Michaelis School of Fine Art

Michaelis Campus. Image source

The Michaelis School of Fine Art, the namesake of the Fine Art Department of the University of Cape Town, is located on Hiddingh Campus, which is a cluster of university buildings between Orange Street and the Company’s Gardens, Cape Town. Named after the Randlord Sir Maximillian Michaelis (b. Eisfeld, Germany 11 May 1852, d. Zurich, Switzerland, 26 January 1932), who founded a diamond company in Kimberley that was later acquired by De Beers, the school was opened in 1925 after Sir Michaelis’ endowment of the chair of Fine Art in 1920.  In addition to his patronage of the oldest Fine Art Department in South Africa, Sir Max Michaelis also donated the Michaelis Collection of 16th – 18th century Dutch and Flemish art (bought from Sir Hugh Lane in 1912) to the Union of South Africa, which is housed in the Old Town House on Greenmarket Square, the first art museum in Cape Town. Hiddingh Campus is the historical location of the South African College, which would by 1918 officially be designated the University of Cape Town. Within its nexus is the Egyptian Building, built in 1839 as South Africa’s oldest structure used in tertiary education, and declared a National Monument. Hiddingh Campus also includes the Michaelis Galleries, an exhibition space affiliated with the university showing the work of students, alumni, and non-affiliated artists in temporary exhibitions, as well as the Department of Drama, the Little Theatre, Arena Theatre, Hiddingh Hall Library and the Iziko Bertram House Museum. 

Michaelis offers medium specific undergraduate and postgraduate courses in Painting, Sculpture, Print-media, Photography and New Media. Since 2013, in partnership with Iziko Museums, the School includes a dedicated Honours programme in curating, which seeks to develop curatorial practice and museology in South Africa. Other sections of Michaelis include The Centre for Curating the Archive based in the Old Medical Building, which seeks to strike a balance between conservation of historical materials and making them publicly accessible, and the Katrine Harries Print Cabinet.  Associated with Michaelis is The Institute of Creative Arts, run by Jay Pather, formerly known as the Gordon Institute for Performing and Creative Arts, which, since 2016, offers postgraduate courses in Live Art, Interdisciplinary Art and Public Spheres. Current staff of the Michaelis include the Director Berni Searle, Professor Jane Alexander and Senior Lecturer Nomusa Makhubu, with Penny Siopis as Honorary Professor.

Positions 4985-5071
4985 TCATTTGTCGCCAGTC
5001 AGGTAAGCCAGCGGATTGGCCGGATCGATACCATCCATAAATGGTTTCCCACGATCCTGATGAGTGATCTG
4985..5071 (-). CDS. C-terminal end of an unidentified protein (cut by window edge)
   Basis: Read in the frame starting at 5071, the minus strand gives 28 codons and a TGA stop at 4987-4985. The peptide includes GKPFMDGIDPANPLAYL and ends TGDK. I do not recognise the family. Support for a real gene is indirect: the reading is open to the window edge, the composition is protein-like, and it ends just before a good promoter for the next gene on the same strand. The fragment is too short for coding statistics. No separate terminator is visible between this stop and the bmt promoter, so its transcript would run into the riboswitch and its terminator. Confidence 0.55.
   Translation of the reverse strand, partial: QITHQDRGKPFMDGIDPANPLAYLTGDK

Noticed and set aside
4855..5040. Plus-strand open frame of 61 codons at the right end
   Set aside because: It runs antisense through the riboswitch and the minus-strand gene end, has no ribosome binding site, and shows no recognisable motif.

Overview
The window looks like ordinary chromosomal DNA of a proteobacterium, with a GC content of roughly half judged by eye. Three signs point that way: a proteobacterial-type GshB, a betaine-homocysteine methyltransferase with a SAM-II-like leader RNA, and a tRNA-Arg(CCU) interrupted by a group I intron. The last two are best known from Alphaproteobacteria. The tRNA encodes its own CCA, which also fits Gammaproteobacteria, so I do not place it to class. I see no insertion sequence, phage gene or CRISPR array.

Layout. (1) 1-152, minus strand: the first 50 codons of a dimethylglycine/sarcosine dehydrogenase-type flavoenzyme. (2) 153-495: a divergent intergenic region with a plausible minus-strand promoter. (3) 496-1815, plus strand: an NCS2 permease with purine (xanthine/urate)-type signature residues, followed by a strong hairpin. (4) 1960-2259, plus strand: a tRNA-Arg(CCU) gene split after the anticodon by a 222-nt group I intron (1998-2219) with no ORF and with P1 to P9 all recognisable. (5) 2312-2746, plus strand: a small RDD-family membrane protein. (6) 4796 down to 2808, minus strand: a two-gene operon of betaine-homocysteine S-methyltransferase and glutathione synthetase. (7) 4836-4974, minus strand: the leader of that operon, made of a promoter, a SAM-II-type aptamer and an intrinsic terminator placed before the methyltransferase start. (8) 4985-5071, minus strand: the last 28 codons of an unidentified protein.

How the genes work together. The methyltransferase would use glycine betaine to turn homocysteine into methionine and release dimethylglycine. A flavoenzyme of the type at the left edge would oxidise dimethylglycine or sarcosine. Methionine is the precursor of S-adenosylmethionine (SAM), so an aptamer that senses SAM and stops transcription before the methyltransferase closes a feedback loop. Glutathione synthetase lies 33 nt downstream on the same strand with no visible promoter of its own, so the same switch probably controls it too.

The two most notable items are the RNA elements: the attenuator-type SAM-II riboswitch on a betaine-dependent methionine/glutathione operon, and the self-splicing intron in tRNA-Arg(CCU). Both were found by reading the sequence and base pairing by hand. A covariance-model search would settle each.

Umhlangano Banner, Hiddingh Campus Shutdown, 26 September 2016. Image source

Hiddingh Campus and Michaelis was occupied by current students in the second wave of FeesMustFall protests from 23 September – November 2016, under the name Umhlangano, a Black Student Movement against racism, queerphobia, transphobia and ableism and towards safe spaces. The students addressed how far Michaelis still has to go in the process of inclusivity and decolonisation through art works, performances and interventions, strategies of protests and disruptions specific to the campus shutdown.

Notable alumni of Michaelis include Handspring puppeteers Basil Jones and Adrian Kohler, Marlene Dumas, Sue Williamson, Barend de Wet, Jo Ractliffe, Randolph Hartzenberg, Muthoni Kimani, Lien Botha, Angela Ferreira, Thembinkosi Goniwe, Mikhael Subotzky, Hasan and Husain Essop, Nandipha Mtambo, Mohau Modisakeng, and most recently, the collective iQhiya.

Besides its academic and research facilities, UCT is well known for its contribution to the development of Arts and Culture in Cape Town and South Africa. Central to this is the University’s Baxter Theatre – built in 1977 and open to all even in Apartheid years. Today UCT Art’s faculties comprise the Baxter Theater, the School of Dance, the Gordon Institute for Performing and Creative Arts (GIPCA), the Irma Stern Museum, The Kirby Collection, the Little Theatre, the Michaelis School of Fine Art and the SA College of Music.
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Last updated : 11-Jun-2018

This article was produced by South African History Online on 11-May-2017

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